named parties,” [Doc. 30, p. 2], and list the differences between movants and the named
Plaintiffs. Namely, movants charge that “no named Plaintiff has used the Missouri State Public
Defender Office . . . at the Direct Appeal stage, . . . [or the] Post Conviction Relief” stage and
has not “had their case adjudicated in the Missouri Court of Appeals, or Missouri Supreme
Court.” Id. This argument is further evidence why joinder is inappropriate under Rule 19; the
majority of the individuals seeking to join appear to be outside of Plaintiffs’ class because they
are not under formal charge for a criminal offense before a Missouri state court and their prison
sentences have already been commenced. As a result, movants are not situated as such that the
disposition of this action in movants’ absence would as a practical matter impair or impede the
person’s ability to protect that interest. Fed. R. Civ. P. 19(a)(1).
Insofar as some of the movants may have charges pending before the state court, they are
adequately represented by the class representatives, who will protect their interests. As a result,
mandatory joinder under Rule 19 is inappropriate.
B. Permissive Joinder under Rule 20
Rule 20 governs permissive joinder. Specifically, Rule 20 “allows multiple plaintiffs to
join in a single action if (i) they assert claims ‘with respect to or arising out of the same
transaction, occurrence, or series of transactions or occurrences;’ and (ii) ‘any question of law or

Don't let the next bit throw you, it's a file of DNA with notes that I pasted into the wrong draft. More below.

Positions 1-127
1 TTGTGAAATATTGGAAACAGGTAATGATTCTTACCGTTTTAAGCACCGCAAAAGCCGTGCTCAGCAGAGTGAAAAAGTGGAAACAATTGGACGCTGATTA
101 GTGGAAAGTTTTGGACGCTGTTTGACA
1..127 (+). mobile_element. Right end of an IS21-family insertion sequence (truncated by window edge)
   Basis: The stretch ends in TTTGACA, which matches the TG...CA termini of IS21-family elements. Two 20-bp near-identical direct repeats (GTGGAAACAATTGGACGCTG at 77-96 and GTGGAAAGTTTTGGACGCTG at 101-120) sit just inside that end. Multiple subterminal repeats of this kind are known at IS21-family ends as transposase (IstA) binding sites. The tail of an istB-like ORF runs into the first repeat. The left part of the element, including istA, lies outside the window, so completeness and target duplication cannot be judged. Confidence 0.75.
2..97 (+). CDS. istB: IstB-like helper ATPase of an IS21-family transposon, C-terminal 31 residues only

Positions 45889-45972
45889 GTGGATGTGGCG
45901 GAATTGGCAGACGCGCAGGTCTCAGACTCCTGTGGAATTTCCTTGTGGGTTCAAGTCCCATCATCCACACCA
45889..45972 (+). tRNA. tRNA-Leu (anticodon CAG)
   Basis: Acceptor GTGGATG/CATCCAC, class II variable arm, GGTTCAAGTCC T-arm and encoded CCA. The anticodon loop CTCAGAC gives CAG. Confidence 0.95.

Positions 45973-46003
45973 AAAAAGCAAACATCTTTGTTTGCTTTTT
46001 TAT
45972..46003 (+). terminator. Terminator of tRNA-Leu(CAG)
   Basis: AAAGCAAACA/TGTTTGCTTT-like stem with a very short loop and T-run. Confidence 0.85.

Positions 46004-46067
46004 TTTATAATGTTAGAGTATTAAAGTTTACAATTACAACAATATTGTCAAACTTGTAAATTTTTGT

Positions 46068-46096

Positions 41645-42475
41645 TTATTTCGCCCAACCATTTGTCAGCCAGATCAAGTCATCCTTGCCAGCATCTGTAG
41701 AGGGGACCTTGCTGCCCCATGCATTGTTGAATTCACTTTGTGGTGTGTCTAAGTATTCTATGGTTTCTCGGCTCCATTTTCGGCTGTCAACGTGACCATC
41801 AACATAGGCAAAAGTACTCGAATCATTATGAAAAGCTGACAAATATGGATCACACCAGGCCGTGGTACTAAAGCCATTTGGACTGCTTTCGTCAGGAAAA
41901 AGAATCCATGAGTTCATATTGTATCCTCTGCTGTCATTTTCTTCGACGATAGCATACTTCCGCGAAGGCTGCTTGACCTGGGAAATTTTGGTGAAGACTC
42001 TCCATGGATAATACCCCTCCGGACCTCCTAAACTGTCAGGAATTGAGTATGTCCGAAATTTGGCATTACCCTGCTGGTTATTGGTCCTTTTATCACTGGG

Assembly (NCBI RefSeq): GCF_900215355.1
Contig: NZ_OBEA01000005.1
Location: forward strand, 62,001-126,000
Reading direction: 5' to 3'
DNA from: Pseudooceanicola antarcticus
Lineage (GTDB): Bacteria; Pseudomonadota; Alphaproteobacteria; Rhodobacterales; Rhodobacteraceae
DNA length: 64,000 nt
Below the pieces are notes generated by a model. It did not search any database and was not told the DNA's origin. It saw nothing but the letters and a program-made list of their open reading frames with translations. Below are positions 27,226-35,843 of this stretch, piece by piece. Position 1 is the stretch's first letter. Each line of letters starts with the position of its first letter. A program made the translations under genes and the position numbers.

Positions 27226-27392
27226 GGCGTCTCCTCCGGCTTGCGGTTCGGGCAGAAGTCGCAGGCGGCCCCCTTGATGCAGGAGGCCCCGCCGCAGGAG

fact common to all plaintiffs will arise in the action.’” In re Prempro Prod. Liab. Litig., 591 F.3d
613, 622 (8th Cir. 2010) (quoting Fed. R. Civ. P. 20(a)(1)). “The rule imposes two specific
requisites to the joinder of parties: (1) a right to relief must be asserted by, or against, each
plaintiff or defendant relating to or arising out of the same transaction or occurrence, or series of
transactions or occurrences; and (2) some question of law or fact common to all the parties must
arise in the action.” Mosley v. Gen. Motors Corp., 497 F.2d 1330, 1333 (8th Cir. 1974).
As noted above, the majority of the individuals seeking to join appear to be outside of
Plaintiffs’ class because, as Defendants argue, “they have already been convicted of crimes and
this Court should not presume that they will commit and be charged with additional crimes in the
future.” [Doc. 41, p. 2]. Movants are not under formal charge for a criminal offense before a
Missouri state court and their prison sentences have already been commenced. Although the
movants raise questions about the adequacy of post-conviction representation, “these questions
raise different factual and legal questions than the claims asserted in Plaintiffs’ petition.” [Doc.
39, p. 2]. Were the motion for joinder to be granted, the individuals seeking joinder would
comprise a separate and distinct class from Plaintiffs’ proposed class and would need to support
their claims with additional and distinct factual allegations and legal arguments.
Courts have discretion in permitting joinder under Rule 20. See Mosley, 497 F.2d at 1332
(“[T]he scope of the civil action is made a matter for the discretion of the district court) (citing
Fed. R. Civ. P. 20(b)). In this case, the movants will benefit from whatever prospective relief
Plaintiffs secure as a result of belonging to the putative class and the majority of movants are
outside Plaintiffs’ prospective class. Therefore, Rule 20 permissive joinder is not appropriate.
For the foregoing reasons, Non-Parties’ Pro Se Motion for Joinder, [Doc. 30], is denied.
s/ Nanette K. Laughrey
NANETTE K. LAUGHREY
United States District Judge
Dated: _May 31, 2017_
Jefferson City, Missouri